The very first movie trailer debuted in November, 1913. It showed backstage rehearsal footage of an upcoming production of the musical The Pleasure Seekers. The actual play itself debuted the same month.
In contrast, today you can catch the sneak peak to the first look of the first cut of the promotional trailer of any given movie upwards of a full year before the actual film is released. How starved for content is our culture?
Think now, how literally days into pre-production of a given franchise the hype machine starts a’rollin’. When George Lucas and his menagerie sneezed a bit too loud, Entertainment Weekly and any other number of film blogs lit the net on fire. Speculation then is answered by some unseen specter of a source, second-handed, to an iffy-looking kid with a smartphone. And soon enough, Donald Glover is pitching to be young Lando.
Smash cut to the actual release of the story a year later. Smash cut again when Glover is doing his first costume fitting. Maybe he’ll Instagram his name on a garment bag. It’ll be picked up on TMZ, the AP, AICN, and Perez Hilton — if he’s still a thing. You know, just enough to keep the future film top of mind.
Marketing is an art and a science. Hype is the currency. Hype parlays demand into action. Or so marketing companies want to tell you – ask Edgar Wright how Scott Pilgrim turned out for him when you have a chance.
And it’s not just movies that are guilty of this sin. The day I wrote this very article, the teaser to the full trailer for the upcoming Injustice 2 video game crawled across my Facebook feed. And boy howdy, it worked. Before the predictable (but oh-so-glorious) cut scene footage shown over some narration completed, I was furiously calculating the cost to upgrade my Xbox. When the teaser-to-the-trailer ended, the release date in May whizzed across the screen. I looked over at my second browser window – with open tabs at Amazon, eBay, WalMart, and Best Buy – and I stared off into the middle distance in shame.
The fact is, these days products are bought and sold long before they are ever completed. Pilot season in TV land churns out show after show. Only those with enough hype to garner attention from advertisers ever see the light of day. And even then, if the hype train doesn’t keep chugging down the tracks, the show flies off the rails leaving hundreds of actors and production crew scrambling to do it all again. Maybe with a different script next time.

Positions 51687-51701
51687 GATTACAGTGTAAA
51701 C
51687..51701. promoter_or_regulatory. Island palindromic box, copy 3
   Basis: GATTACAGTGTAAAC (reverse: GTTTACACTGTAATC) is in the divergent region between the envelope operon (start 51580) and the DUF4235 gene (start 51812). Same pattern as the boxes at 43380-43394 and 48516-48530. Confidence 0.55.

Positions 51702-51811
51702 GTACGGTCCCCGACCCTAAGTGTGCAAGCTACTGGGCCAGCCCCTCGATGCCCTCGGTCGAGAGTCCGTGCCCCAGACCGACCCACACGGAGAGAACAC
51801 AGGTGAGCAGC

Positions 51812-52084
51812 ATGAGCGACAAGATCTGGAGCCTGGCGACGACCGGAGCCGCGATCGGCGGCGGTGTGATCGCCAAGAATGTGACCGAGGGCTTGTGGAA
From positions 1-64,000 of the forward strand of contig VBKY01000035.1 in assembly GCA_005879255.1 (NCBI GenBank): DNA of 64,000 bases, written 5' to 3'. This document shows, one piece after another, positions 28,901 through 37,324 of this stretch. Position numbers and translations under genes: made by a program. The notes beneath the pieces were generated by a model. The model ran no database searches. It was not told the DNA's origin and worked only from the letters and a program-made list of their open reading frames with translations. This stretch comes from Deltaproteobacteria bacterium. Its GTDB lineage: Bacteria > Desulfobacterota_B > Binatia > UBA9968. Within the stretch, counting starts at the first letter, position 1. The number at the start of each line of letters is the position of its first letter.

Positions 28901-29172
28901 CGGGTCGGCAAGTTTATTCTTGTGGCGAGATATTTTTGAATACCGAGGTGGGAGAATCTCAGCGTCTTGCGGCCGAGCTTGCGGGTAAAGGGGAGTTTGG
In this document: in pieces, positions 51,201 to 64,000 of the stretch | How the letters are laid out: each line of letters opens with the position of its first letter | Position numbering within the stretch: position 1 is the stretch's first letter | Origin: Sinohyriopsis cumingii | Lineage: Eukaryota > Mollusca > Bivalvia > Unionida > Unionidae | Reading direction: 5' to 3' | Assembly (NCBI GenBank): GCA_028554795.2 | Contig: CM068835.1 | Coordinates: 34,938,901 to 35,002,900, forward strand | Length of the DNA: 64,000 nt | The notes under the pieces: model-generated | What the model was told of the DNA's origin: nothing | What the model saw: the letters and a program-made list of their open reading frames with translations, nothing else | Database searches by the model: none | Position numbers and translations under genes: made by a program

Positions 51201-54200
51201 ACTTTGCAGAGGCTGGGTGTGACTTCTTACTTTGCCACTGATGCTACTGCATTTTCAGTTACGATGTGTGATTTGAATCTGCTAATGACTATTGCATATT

But who am I to judge? My company’s Kickstarter campaign – itself a bit of a hype machine if you think hard on it – was essentially drumming interest up in a project we’d still not completed inking before we were promoting the crap out of the finished product. Smash cut to over a year later, and only now am I flatting one-half of the book while I finish other pages as they drizzle in. And while I’d be tempted to share my half-completed work on our Facebook page, I’ve relegated it to our “seen by at least four people weekly” Facebook Live show.
The broad question is: When have we reached the event horizon? I think we’re already there. With the ubiquitous nature of technology allowing us to capture content being created live as it’s being fretted over, marketing and promotion is half-button push away. In a world where virality is as important at times as the actual quality of the product, hype is now deeply rooted into the very fabric of creation.
And because of it, Wing Commander made nearly half its lifetime gross its opening weekend. It was a bomb of a film and a financial failure. But it had The Phantom Menace trailer attached to it. We all know how that hype played out.